"A Prayer for Owen Meany" - I thought it was very annoying how Owen always dialoged LIKE THIS!!, but as a writing device it clearly got across Owen's voice. I thought that the point-of-view character (John?) was pretty much a continuation of the character in "Hotel New Hampshire" - not literally, but in the sense of "true narrator as character" - a springboard that the other characters acted upon. I enjoyed this book, but it was not my favorite.

"The Cider House Rules" - Dr. Larch ROCKS!!!! I enjoy this book every time I read it, and I've read and re-read it at least a half-dozen times (the rest, with the exception of AWFOY, I've re-read two or three times) Irving's tone connects to me the best in this book. I feel that its central theme "wait and see" applies to all of his other works, by negative or positive actions of characters. I've seen the movie three times now, and I actually enjoy the adaptational differences (rare for me, I'm too picky most of the time). Mrs. whoami? has said that she wants to read the book, after seeing the movie (she doesn't really appreciate the darkness in Irving).

"The Hotel New Hampshire" - this was the first Irving book I ever read cover to cover, so it has a special place in my heart. I was in early high school, so it must have been '83 or '84. I remember getting in trouble for reading it in English Lit. class, until the teacher made me do an impromptu synopsis for the rest of the class. I can picture Sorrow floating in the cold dark water to this day. I love the Grillparzer substory. I've heard that the movie is a bloody mess, AND I tend to steer clear of Rob Lowe's ouvre, so I can't really speak of the movie adaptation.

"The World According To Garp" - I read this immediately after reading "Hotel New Hampshire" - I THINK this is probably the closest to an autobiographic character to Mr. Irving. I didn't see the film until fairly recently (early '90s - hey, I don't watch much TV or movies...), so I'm glad that Robin Williams as Garp didn't have the opportunity to warp my fragile young mind (gratuitous South Park reference, for which I apologize profusely). As a male, Jenny (the character) scares the piss out of me, rightly so.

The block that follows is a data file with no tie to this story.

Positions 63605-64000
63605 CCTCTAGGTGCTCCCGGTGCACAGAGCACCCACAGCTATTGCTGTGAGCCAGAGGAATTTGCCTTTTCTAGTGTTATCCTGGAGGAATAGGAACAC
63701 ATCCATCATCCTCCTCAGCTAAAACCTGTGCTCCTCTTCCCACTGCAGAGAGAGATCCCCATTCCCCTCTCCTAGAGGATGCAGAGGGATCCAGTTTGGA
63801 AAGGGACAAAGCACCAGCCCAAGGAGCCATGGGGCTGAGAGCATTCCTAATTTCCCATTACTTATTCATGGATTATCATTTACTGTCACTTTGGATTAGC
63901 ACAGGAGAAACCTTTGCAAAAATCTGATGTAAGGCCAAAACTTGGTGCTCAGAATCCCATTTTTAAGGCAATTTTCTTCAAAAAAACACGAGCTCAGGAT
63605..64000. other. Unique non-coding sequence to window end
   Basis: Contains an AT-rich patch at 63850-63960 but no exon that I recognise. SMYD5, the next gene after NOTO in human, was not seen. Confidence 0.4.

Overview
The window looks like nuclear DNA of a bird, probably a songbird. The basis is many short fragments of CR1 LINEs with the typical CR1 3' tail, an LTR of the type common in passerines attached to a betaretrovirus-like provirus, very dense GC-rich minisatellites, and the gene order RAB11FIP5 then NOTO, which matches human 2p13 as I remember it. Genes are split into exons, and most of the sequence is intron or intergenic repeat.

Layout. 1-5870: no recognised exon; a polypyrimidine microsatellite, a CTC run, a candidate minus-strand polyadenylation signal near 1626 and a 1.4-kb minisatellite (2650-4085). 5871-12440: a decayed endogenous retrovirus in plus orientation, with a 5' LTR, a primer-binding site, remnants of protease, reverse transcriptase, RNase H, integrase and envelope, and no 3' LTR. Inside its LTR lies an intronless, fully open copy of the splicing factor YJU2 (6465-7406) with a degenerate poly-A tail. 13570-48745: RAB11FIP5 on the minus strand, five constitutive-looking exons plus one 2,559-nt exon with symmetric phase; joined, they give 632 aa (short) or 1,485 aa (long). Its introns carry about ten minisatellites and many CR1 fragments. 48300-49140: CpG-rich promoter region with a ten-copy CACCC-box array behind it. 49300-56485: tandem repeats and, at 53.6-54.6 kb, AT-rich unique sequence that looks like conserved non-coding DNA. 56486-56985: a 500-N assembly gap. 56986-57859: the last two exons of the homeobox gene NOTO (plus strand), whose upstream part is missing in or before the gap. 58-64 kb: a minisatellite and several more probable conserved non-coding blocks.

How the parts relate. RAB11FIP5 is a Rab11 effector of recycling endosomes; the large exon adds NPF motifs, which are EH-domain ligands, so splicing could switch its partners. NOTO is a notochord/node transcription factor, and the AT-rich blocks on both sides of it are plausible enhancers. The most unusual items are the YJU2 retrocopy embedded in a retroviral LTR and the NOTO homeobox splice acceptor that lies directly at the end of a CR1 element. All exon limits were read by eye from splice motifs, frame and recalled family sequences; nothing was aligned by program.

"The 158-Pound Marriage" - I can't honestly say I remember anything about this book. I'm pretty sure I've read it - I mean, it's got dog-eared pages and has been in my garage collecting dust. I will have to re-read this one.

"The Water Method Man" - I read this right before I finished up my thesis project (Architecture), so I probably don't remember this one very clearly either. I remember it as a somber, desolate piece... I need to re-read this one, too.

"Setting Free the Bears" - What could be cooler than tooling around late '60s, early '70s Austria on a motorcycle, if just in your mind? As a first novel it has great power. It has a Kerouac feel to it for me. I really enjoyed it. Again, I don't remember much beyond general plot - so I guess this month will be spent boning up on early Irving.

I have this mental picture of Irving as a fairly accessible, egotistical man - anybody ever met the man?

Ellen Cherry
09-04-2001, 08:29 AM
Originally posted by whoami?


"The Hotel New Hampshire" - this was the first Irving book I ever read cover to cover, so it has a special place in my heart. I was in early high school, so it must have been '83 or '84. I remember getting in trouble for reading it in English Lit. class, until the teacher made me do an impromptu synopsis for the rest of the class. I can picture Sorrow floating in the cold dark water to this day. I love the Grillparzer substory. I've heard that the movie is a bloody mess, AND I tend to steer clear of Rob Lowe's ouvre, so I can't really speak of the movie adaptation.



Ohhhh.... "The Pension Grillparzer" appeared in The World According to Garp. :)

thermalribbon
09-04-2001, 11:41 AM
I am in total agreement.

To comment on Irving, I find that I can pay him the best compliment I know how. When you are reading John Irving, you know you are reading John Irving. And, because his style is so unique, you find yourself falling in love with his books. Finally, not knowing exactly what it is about his style that you love so much, re-reading him is really easy and rewarding.

Every one that I really like has read Owen Meany.

Myrr21
09-04-2001, 12:09 PM